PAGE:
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People who know their motorcycles, know Bimota- the brand known for some of the most radical and eccentric machines ever made. But what makes them so? And what is the significance of the name Bimota?
Well, the name of the brand comes from the initials of the surnames of its founders; Valeri Bianchi, Giuseppe Morri, and Massimo Tamburini… Yes, the Mr Tamburini… responsible for perhaps the most beautiful motorcycles ever made; Ducati 916 and MV Agusta F4!
Known as one of the most talented motorcycle designers who have ever lived, Tamburini’s name is enough to tell you about the pedigree behind something that has his name on it. In this case, the initials alone do the magic. But mere names are not enough in the cut-throat business of making motorcycles. Either you are established or you have to stand out. Bimota predictably went with the latter.
Bimota quickly came to be known for some of the most outlandish yet desirable motorcycles. In the modern era, an example could be the Tesi 3D with its hub-centre steering! But in this piece, we are going to talk about something else. Something more conventional and yet, just as outlandish. The Bimota DB6 Delirio.
Radical, beautiful, exotic, and simply out of this world- that’s the DB6 Delirio for you. Unfortunately, the example we had was meant for a museum and so, we could not ride it. But from what we have heard, it is bloody bonkers.
Like all Bimotas, the DB6 Delirio was made of top-shelf components. Like all Bimotas, it was hand-built. That is why it reeks of quality and finish. It almost feels like all the parts, big and small, are made of Unobtainium. Simply looking at the motorcycle evokes some really special emotions. It is perhaps the brashest example of La passione dell’Italia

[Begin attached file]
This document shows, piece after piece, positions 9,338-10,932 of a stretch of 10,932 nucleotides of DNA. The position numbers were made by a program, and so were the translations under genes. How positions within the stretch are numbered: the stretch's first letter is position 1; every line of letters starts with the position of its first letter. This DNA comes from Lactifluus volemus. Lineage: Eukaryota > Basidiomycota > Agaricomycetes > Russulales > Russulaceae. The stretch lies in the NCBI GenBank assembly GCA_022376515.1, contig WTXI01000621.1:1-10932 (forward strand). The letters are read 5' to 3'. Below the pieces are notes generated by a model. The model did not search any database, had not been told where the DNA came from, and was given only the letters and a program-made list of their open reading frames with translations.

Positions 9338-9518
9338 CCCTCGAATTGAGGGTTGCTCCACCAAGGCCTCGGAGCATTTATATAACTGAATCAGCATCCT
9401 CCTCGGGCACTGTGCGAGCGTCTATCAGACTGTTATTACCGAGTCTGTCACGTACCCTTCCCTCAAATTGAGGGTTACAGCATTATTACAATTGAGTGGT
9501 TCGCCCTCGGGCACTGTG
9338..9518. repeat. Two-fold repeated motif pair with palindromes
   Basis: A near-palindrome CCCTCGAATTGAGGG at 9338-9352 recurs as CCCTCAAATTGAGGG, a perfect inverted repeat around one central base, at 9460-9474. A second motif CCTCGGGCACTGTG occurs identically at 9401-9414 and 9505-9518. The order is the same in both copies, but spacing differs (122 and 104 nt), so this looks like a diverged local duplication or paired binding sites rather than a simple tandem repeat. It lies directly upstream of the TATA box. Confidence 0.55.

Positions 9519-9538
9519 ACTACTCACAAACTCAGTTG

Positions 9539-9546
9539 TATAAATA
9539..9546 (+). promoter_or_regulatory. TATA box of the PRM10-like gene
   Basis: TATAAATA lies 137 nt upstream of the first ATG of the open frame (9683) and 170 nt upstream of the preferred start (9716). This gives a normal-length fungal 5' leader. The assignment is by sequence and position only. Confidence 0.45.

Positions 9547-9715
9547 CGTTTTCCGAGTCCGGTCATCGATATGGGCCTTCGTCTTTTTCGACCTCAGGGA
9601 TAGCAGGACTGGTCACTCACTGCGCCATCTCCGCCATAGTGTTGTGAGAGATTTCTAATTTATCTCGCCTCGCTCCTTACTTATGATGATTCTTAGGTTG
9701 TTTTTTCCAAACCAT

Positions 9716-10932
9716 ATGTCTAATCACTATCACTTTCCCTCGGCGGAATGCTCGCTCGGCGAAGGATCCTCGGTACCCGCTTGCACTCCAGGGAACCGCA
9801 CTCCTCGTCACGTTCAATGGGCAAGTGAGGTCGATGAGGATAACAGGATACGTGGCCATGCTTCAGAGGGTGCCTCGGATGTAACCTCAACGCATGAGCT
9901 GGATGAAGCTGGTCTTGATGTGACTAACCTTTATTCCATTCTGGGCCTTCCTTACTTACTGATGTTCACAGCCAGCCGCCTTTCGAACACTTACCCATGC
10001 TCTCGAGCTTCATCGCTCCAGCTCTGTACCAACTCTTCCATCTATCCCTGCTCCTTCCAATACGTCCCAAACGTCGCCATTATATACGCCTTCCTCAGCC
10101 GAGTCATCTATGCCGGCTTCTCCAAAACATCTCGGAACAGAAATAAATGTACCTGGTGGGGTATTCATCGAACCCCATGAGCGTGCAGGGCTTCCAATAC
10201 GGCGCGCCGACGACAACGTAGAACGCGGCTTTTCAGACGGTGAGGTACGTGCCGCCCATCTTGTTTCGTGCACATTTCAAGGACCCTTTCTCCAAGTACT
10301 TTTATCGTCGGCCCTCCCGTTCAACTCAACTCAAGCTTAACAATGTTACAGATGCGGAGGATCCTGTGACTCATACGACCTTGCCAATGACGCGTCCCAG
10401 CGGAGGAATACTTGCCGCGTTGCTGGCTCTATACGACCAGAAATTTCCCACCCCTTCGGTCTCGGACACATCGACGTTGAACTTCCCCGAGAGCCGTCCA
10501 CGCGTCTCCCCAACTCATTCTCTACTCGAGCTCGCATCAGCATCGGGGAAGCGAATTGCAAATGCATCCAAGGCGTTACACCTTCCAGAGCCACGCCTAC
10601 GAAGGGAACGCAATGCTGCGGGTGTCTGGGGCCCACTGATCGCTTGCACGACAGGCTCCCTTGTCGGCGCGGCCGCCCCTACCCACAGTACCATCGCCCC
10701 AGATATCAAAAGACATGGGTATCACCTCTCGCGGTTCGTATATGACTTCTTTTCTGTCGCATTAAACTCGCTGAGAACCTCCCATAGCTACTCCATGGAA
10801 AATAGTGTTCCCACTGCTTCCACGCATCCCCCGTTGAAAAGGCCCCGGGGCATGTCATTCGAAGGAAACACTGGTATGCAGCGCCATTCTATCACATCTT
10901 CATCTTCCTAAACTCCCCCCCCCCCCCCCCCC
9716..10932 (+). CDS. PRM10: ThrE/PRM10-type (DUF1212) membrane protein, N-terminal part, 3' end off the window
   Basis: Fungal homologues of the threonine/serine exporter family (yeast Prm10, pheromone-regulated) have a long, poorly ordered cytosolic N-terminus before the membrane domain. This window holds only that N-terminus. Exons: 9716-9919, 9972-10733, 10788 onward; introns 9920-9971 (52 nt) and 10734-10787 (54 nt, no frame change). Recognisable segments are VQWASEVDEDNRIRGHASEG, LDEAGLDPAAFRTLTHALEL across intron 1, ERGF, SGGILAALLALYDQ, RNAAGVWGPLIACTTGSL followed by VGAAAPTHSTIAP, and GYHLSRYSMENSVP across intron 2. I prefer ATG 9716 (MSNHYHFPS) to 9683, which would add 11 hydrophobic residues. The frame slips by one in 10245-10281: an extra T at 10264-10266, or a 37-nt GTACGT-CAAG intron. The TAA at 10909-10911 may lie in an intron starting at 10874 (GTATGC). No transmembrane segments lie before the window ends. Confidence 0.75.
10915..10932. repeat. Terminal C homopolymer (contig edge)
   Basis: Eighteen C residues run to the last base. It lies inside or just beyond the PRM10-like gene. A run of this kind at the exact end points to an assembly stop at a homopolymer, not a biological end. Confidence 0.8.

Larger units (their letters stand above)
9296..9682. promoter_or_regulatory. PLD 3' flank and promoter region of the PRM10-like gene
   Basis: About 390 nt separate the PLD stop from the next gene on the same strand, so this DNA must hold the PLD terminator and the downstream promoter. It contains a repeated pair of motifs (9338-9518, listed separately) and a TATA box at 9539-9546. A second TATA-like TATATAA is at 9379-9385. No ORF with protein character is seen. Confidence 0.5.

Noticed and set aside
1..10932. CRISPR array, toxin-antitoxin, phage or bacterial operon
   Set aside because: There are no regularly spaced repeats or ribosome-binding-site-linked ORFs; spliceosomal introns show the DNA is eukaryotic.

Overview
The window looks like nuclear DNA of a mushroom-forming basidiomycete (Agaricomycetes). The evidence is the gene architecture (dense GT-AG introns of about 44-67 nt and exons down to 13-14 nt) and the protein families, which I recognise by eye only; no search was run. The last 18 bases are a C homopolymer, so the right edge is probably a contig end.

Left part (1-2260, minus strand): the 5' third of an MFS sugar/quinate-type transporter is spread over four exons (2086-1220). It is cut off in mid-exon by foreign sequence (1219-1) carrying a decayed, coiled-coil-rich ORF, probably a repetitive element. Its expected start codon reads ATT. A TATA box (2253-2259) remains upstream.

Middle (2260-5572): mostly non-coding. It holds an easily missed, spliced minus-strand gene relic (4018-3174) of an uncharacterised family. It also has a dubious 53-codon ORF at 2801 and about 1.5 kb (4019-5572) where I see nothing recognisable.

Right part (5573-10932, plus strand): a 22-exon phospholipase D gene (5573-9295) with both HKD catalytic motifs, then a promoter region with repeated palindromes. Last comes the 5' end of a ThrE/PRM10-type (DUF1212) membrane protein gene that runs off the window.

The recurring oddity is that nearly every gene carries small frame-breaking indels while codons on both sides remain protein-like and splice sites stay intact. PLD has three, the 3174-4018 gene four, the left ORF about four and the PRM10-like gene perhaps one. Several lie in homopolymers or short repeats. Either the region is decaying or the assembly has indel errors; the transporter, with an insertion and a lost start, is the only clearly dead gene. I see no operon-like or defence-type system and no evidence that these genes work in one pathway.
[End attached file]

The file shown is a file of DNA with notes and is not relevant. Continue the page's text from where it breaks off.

This is one motorcycle that has to be carefully observed to be enjoyed. You have to take the time to enjoy every bit of it, every little detail and intricacy that sets it apart from others. This machine is made to such fine quality that even every single nut, bolt, and fastener reeks of quality.
So yes, the DB6 Delirio looks amazing. From how bare it is to the underseat exhaust, this motorcycle is a looker through and through. Now, the Bimota DB6 Delirio is a streetfighter. And since it is an Italian streetfighter, it had to back up its looks with how it goes. And from what we have heard and what we can tell, it really does, big time.
When it was on sale, the DB6 Delirio was considered to be one of the lightest motorcycles on the market. It weighed around 170 kg wet which is nuts even by today’s standards. How was it achieved? Components. A lot of carbon fibre and billet aluminium components. Perhaps that is why it found it so hard to keep its front wheel on the ground.
Another reason for its wheelie prowess was the engine. The Bimota DB6 Delirio was powered by a 1,078cc, aircooled, Ducati V-twin with 95 horses on tap. The DB name is a nod to Ducati-Bimota and 6 denotes that this was the sixth Ducati-Bimota collaboration. The engine was said to be characterful enough to please the enthusiasts but smooth and usable enough to please anyone.
The power-to-weight ratio of this motorcycle had people scratching their heads. But the chassis was said to be even more magical. It was said to handle like a dream. It is a great shame that we were not able to get our hands on it to see all that for ourselves.
But, we’ll make do with the fact that it is still known as one of the best nakeds ever made. Considering what Bimota was known for, it comes as no surprise. It is motorcycles like these that make us rue the loss of some of the most radical motorcycle manufacturers ever… and makes us elated to know that they are probably on their way back!